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Ambulance service urges people to consider alternatives to 999

27 November 2018

Genuine emergencySouth East Coast Ambulance Service (SECAmb) is urging people to remember to make use of all the alternatives to calling 999 if the situation they face is not a life-threatening or serious emergency.

SECAmb has been busy preparing for a busy winter and is asking for the public’s support as Christmas approaches and the temperatures begin to fall. People are asked to make use of options for non-emergencies including calling NHS 111, making a GP appointment, visiting a minor injuries unit, speaking to a pharmacist or simply acting on a concern before it becomes more serious.

In the last two weeks, (12-25 November), SECAmb handled approximately 36,000 999 calls and calls passed from NHS 111. Making use of all available NHS services will help ease the pressure on the 999 service and, in turn, the wider health system as activity rises towards Christmas and into the New Year.

Regional Operations Manager Andy Cashman said: “When someone is facing a serious or life-threatening emergency, they shouldn’t hesitate in calling 999 for help. We’re asking that when it’s not an emergency that people have considered all other services available to them. This might be by calling NHS 111, which can offer health advice and also direct callers to the appropriate service, or speaking to a GP or pharmacist.

“Throughout the whole year, staff in our Emergency Operations Centres and out on the road work extremely hard to get people the care they need as quickly as possible. We will always prioritise our response to life-threatening and serious calls but we don’t respond immediately to lower priority calls.

“People can play a significant role in helping us manage our demand by remembering that calling 999 should be reserved for the most serious incidents. Using it for any other purpose impacts on our ability to respond to all patients.”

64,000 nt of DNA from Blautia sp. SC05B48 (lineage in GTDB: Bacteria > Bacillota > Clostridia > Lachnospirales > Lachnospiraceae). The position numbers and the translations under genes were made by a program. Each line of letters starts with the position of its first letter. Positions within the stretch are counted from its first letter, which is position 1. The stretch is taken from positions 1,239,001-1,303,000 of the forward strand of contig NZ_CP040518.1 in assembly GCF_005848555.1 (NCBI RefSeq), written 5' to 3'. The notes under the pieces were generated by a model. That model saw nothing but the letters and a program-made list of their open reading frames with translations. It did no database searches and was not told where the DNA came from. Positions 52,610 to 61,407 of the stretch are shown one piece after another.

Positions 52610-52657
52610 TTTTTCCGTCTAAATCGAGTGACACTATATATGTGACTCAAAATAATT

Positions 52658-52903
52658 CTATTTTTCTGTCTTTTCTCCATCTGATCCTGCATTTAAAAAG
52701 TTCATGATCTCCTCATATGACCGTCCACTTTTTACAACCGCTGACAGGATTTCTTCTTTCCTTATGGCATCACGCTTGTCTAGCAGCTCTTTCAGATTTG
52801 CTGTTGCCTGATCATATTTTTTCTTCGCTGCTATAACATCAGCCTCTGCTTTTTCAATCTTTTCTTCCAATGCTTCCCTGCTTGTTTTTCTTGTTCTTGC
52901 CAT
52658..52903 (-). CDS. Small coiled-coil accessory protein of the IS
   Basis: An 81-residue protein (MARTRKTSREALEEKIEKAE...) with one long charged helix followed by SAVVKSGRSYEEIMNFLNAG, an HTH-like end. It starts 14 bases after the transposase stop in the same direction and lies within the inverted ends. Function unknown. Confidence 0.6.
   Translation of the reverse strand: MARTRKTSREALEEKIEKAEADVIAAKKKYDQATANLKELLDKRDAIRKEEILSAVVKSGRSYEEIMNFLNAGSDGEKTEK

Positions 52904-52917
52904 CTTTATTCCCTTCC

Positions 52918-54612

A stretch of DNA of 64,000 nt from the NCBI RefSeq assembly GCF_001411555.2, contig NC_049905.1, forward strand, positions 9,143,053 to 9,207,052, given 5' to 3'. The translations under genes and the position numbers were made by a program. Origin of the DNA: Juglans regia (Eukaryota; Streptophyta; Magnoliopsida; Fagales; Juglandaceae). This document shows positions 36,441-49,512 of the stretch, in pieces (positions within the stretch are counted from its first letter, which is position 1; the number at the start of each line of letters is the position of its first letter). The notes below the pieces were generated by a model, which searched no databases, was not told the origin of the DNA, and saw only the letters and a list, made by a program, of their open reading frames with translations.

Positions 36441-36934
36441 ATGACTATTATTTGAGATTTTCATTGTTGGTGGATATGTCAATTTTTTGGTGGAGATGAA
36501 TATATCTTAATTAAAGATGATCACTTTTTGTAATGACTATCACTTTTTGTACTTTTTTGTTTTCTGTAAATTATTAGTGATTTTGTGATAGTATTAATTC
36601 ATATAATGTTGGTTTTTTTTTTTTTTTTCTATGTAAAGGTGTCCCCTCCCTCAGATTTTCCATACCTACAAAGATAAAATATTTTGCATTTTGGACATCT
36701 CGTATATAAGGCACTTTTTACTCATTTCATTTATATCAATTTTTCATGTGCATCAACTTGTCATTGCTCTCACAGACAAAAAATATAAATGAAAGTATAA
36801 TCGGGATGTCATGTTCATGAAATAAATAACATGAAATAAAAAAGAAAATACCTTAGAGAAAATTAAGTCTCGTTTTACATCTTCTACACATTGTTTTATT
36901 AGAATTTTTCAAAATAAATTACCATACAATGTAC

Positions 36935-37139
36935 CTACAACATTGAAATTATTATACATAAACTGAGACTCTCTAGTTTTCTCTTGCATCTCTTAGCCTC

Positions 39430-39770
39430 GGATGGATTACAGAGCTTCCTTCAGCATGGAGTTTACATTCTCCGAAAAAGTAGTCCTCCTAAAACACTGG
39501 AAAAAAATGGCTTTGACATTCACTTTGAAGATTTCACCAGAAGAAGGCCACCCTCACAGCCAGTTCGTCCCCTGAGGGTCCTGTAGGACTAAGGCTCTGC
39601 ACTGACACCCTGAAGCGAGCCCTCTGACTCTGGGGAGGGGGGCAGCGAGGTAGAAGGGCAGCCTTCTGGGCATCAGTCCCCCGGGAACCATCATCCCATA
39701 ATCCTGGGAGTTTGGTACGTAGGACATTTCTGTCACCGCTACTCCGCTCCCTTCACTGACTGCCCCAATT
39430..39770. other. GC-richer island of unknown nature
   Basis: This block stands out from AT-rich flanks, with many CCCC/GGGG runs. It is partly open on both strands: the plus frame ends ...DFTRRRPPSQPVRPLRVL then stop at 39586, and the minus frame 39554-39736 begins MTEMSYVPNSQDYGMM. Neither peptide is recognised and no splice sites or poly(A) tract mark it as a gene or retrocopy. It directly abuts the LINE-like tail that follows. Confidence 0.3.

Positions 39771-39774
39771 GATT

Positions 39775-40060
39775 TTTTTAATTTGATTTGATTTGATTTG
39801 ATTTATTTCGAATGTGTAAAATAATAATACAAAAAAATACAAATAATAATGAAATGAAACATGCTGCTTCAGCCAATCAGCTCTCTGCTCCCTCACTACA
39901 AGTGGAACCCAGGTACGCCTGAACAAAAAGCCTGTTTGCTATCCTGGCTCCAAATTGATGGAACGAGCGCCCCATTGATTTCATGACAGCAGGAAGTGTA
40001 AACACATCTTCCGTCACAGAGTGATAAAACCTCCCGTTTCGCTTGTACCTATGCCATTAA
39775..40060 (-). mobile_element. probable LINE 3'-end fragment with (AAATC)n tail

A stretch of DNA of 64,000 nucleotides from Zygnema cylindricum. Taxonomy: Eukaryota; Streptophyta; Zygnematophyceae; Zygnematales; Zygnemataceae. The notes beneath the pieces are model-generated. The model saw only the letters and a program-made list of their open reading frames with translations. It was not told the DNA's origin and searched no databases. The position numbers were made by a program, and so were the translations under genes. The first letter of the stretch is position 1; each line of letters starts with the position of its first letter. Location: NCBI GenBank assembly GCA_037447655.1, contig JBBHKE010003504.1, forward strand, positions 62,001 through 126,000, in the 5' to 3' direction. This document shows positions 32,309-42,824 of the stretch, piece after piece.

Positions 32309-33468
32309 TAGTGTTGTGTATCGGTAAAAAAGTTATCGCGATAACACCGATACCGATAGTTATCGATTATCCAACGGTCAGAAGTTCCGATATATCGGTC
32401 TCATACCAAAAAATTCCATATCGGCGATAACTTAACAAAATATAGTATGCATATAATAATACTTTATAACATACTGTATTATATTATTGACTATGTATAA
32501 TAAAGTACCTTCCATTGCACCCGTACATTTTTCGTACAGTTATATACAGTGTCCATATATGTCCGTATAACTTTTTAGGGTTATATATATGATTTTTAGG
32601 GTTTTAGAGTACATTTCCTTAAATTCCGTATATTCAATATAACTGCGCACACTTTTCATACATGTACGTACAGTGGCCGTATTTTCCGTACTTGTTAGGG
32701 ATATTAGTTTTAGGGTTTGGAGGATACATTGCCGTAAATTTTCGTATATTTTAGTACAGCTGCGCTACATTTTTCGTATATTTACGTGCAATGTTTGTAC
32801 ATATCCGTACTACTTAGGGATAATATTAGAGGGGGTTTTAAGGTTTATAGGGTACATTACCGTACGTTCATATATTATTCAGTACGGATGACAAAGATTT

For further information on how to protect yourself and others this winter please click on the following link: https://www.nhs.uk/staywell

SECAmb has produced a winter check list to help people during the winter months.

SECAmb winter check list

• Check your home medicines cabinet – is everything in date? Restock with essentials including cold remedies, pain killers, indigestion tablets and diarrhoea and constipation remedies
• Keep up-to-date with any repeat prescriptions you or your family or friends need.
• If you or someone you look after is in an at-risk group – don’t forget to book a flu vaccination
• Look out for any vulnerable friends and neighbours – what could you do to help them? Are there any hazards in their homes? Do their slippers need replacing? We attend falls to older and vulnerable people all year round
• Wear appropriate shoes when outside especially during icy weather. We typically see an increase in slips and trips during colder spells
• When was the last time your vehicle was serviced? If your car is safer, so are you
• Carry some useful items in your vehicles such as a blanket and a spade for colder and possible snowy weather
• Wear bright colours at night. Can you be clearly seen as a pedestrian or cyclist? If walking at dusk or at night use a torch
• Heat homes to at least 18C (65F). You might prefer your main living room to be slightly warmer
• Keep your bedroom window closed on winter nights – breathing cold air can be bad for your health as it increases the risk of chest infections. If outside in the cold, cover your nose and mouth – especially if you have a long-term health condition which might be exacerbated by the cold air
• Keep active when you're indoors. Try not to sit still for more than an hour or so
• Wear several layers of light clothes. They trap warm air better than one bulky layer
• 999 should only be dialled in the event of a life-threatening or serious emergency
• People who are not facing a serious emergency should make alternative arrangements such as dialling NHS 111 or seeking alternative advice from a GP or pharmacist so we can focus on those who need us most.

When to call 999:

If you think a patient is suffering from one of the following you must dial 999 for an ambulance:

• heart attack (e.g. chest pain for more than 15 minutes)
• sudden unexplained shortness of breath
• heavy bleeding
• unconsciousness (even if the patient has regained consciousness)
• traumatic back/spinal/neck pain

You should also call for an ambulance if: 

• you think the patient's illness or injury is life-threatening
• you think the illness or injury may become worse, or even life-threatening on the way to the hospital
• moving the patient/s without skilled people could cause further injury
• the patient needs the skills or equipment of the ambulance service and its personnel

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